On April 17, 2023, I was pleased to participate in a Federalist Society webinar on Tyler v. Hennepin County, a case involving what has been dubbed “home equity theft.” The case will be argued before the Supreme Court on April 26, 2023. The argument promises to be a lively one because it directly raises a Fifth Amendment taking issue, and an Eighth Amendment excessive fines issue. In addition, because the case involves the confiscation of surplus equity of a home owned by an elderly Geraldine Tyler, sold by the County of Hennepin, Minnesota, to recover back property taxes and penalties, the case has garnered the interest of groups such as the AARP, which filed an amicus brief in support of Tyler. The AARP and other amici argued that home equity theft has an outsized impact on the elderly population.
Earlier this year, I worked with Larry Ebner at the Atlantic Legal Foundation to prepare an amicus brief in support on behalf of the Atlantic Legal Foundation. Our brief argues for protecting private property from unconstitutional governmental confiscation.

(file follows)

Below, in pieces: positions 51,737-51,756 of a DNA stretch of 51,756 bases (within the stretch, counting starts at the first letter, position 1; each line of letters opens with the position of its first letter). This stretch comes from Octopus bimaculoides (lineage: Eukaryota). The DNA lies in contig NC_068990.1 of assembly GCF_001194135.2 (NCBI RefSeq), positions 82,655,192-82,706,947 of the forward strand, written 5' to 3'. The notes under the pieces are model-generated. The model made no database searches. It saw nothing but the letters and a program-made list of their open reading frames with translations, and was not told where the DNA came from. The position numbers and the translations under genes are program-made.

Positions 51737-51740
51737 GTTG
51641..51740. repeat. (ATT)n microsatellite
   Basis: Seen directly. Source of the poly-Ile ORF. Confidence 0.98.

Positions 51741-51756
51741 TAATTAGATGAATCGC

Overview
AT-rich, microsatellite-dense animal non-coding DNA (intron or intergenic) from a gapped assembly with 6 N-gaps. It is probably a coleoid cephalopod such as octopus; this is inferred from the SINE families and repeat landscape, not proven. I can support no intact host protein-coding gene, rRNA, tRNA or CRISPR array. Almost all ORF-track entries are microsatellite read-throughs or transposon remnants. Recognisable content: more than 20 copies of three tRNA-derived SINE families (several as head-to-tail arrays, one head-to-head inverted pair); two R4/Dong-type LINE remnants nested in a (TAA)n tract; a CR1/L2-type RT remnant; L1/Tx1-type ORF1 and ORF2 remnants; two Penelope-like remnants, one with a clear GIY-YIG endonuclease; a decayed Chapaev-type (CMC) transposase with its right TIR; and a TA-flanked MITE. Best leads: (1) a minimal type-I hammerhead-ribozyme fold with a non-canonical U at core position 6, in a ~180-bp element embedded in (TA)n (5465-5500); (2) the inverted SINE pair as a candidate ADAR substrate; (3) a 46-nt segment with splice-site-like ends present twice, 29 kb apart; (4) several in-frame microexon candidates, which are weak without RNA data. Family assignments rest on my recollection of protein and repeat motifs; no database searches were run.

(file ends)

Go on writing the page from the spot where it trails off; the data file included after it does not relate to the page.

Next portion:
The Federalist Society webinar was moderated by Tony Francois, Partner at Briscoe Ivester & Bazel. John Bursch, Founder of Bursch Law PLLC joined me as a fellow panelist. Special thanks to Jack Capizzi, Assistant Director of Practice Groups at the Federalist Society for hosting this discussion on this important case.
“the County is flat wrong on this point: property rights are not the creature of state law [but] are fundamental, inalienable rights that belong to every American.” – Nancie Marzulla
My key message in this webinar was that “the County’s position in this case starts from the wrong premise. The County’s argument that no taking occurred here is based on its … elaborate scheme by which it gives the homeowner numerous opportunities to … pay back the property taxes it owes, but this argument … starts from the premise that property rights and property ownership is a government benefit.”
But, as I explained, “the County is flat wrong on this point: property rights are not the creature of state law [but] are fundamental, inalienable rights that belong to every American.”
Thank you again to the Federalist Society for hosting this program. You can listen to our discussion below.